My nr 1 favourite thing in life is pop culture merged with art history. Especially if it is executed well. So I guess it’s a no-brainer that the Twitter and Instagram account Tabloid Art History makes my mouth water.
Tabloid Art History is run and curated by art history students Elise Bell, Chloe Esslemont and Mayanne Soret. In their Instagram bio, they have written “Because for every pic of Lindsay Lohan falling, there’s a Bernini sculpture begging to be referenced” <3
In an interview with Vox, the trio motivates the relevance of combining pop culture with art history, stating that:
“It’s important that the notion of art history as the bastion for good taste and high class is questioned and critiqued, especially in 2017, when the subject is still predominantly engaging only with a privileged subset of people and radically needs diversifying.”
I could 👏not 👏 have👏 said 👏 it 👏 better 👏 my 👏 self 👏
All images are from Tabloid Art History’s Instagram.
Follow them on Twitter here.
Bollywood movies are the epitome of cinematography to me. Since I could not care less about the plot when watching any movie really, I just tune in for the aesthetics. And watching a Bollywood movie is like watching a three hour long music video = <3334ui2oui43i
Padmavati is an epic period drama about the legendary Rajput queen, directed by Sanjay Leela Bhansali. The movie was supposed to be released in December, but due to certain controversies, the release has been postponed to February. And I really cannot wait. Sanjay Leela Bhansali’s movies are so aesthetic omg. You can watch a clip from Padmavati below!
Oh and since there is plenty of time until Padmavati’s release in February, you have the chance to watch Sanjay Leela Bhansali’s other masterpieces before then, namely Ram Leela and Bajirao Mastani. (Omg click those links your life will be so much more fun if you do!!)
There are certain things I treasure in life. Art and its ancient history would be one of those things. Celebrity culture another. As much as I appreciate baroque art, I truly live and breathe for all things millennial.
Let me introduce you to internet sensation Caroline Goldfarb. She admins the viral Instagram account OfficalSeanPenn, and hosts the tv-show This Week Had Me Like. Through these channels she highlights crazy things famous people do. Caroline Goldfarb has built an entire brand on the strange psychology of celebrity.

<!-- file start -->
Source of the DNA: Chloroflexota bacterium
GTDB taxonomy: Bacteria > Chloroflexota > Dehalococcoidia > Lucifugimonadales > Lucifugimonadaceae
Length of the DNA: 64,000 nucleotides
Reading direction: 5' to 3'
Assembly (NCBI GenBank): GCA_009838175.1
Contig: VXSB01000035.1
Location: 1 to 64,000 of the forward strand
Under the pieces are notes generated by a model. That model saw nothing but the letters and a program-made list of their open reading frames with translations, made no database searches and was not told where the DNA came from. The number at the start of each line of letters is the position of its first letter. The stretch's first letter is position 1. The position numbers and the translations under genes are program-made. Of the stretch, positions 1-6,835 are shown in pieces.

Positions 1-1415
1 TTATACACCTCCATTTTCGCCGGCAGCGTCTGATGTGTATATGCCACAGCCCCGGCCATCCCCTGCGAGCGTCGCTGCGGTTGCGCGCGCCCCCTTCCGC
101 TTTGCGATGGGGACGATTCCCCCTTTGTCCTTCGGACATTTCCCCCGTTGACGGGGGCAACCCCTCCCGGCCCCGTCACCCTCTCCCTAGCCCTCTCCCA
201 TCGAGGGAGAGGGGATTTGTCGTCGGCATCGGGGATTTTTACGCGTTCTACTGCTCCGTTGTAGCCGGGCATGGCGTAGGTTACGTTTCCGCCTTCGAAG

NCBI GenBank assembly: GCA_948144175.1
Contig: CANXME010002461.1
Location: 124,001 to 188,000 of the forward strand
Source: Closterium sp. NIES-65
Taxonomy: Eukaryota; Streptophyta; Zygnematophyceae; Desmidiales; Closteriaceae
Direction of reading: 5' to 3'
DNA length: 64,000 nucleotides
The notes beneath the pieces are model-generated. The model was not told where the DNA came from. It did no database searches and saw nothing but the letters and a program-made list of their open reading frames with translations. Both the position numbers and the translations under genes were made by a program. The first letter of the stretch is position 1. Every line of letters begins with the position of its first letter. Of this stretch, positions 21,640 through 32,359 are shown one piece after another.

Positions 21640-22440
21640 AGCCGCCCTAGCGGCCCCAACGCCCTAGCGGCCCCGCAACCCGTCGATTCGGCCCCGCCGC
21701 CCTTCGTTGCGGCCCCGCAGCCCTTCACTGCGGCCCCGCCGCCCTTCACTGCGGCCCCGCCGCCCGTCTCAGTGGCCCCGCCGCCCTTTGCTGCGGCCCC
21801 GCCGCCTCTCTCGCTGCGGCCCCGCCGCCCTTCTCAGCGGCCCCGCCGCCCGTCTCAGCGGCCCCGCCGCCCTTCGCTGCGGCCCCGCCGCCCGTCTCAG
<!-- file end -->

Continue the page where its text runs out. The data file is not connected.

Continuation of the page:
On top of the aforementioned feats, she also creates collages. And there is nothing not to love about them. Everything from a collage of white people wearing cornrows, to a collage paying homage to the greatness that is Drake’s mother. <3 Caroline Goldfarb’s artistry is in my humble opinion an entertaining commentary on the absurdities of contemporary society, communicated through a very millennial aesthetic. Ugly? Yes. Would I still hang this on my wall? Yes, for sure.
All images are from OfficialSeanPenn on Instagram.
Swoosh Art is the type of art I am here af for. I truly believe masters wanted the Nike logo incorporated into their art when painting their Madonnas and goddesses. They just did’t know it yet.
Swoosh Art is a tumblr page run by award-winning fashion film director Davide Bedoni. In his words Swoosh Art “is what I do when I am bored.”
Placing the so-called Nike ‘swoosh’ in 18th and 19th century masterpieces may seem like a way to emphasise the absurdities of commercialism. But to me this is about creating a connection between visual propaganda of the past with visual propaganda of today. Although these paintings might seem like harmless decorations, they were more often than not commissioned to propagate the message of a social, political or religious conviction.
And besides, who knew that Jacques-Louis David’s iconography would be such an aesthetic match with Carolyn Davidson’s logo-design?
All images are from swooshart.tumblr.com
Growing up as a die hard Destiny’s Child fan, you bet I’ve had my eyes on Solange since the days of her sister Beyonce’s girl group. I distinctly remember staying tuned on MTV just to watch Solange’s music video to Feelin’ You. And listening to I Decided while biking to and from school every day. Although I loved everything Solange did from day one – little did I know she would become one of her generation’s most forward-thinking artists.
Of course if you’re reading this you have already watched the music videos to Don’t Touch My Hair and Cranes in the Sky… because otherwise you would be in jail by now. Jail for people I don’t like. Rather than writing about the aforementioned videos, I wish to spotlight Solange’s live performances.
In 2016 Solange channeled the message of her album A Seat at the Table through a performance piece titled An Ode To, at the Guggenheim Museum. She requested that the audience come dressed in white, and banned usage of all phones and electronic devices. Hence there being very little documentation of this event.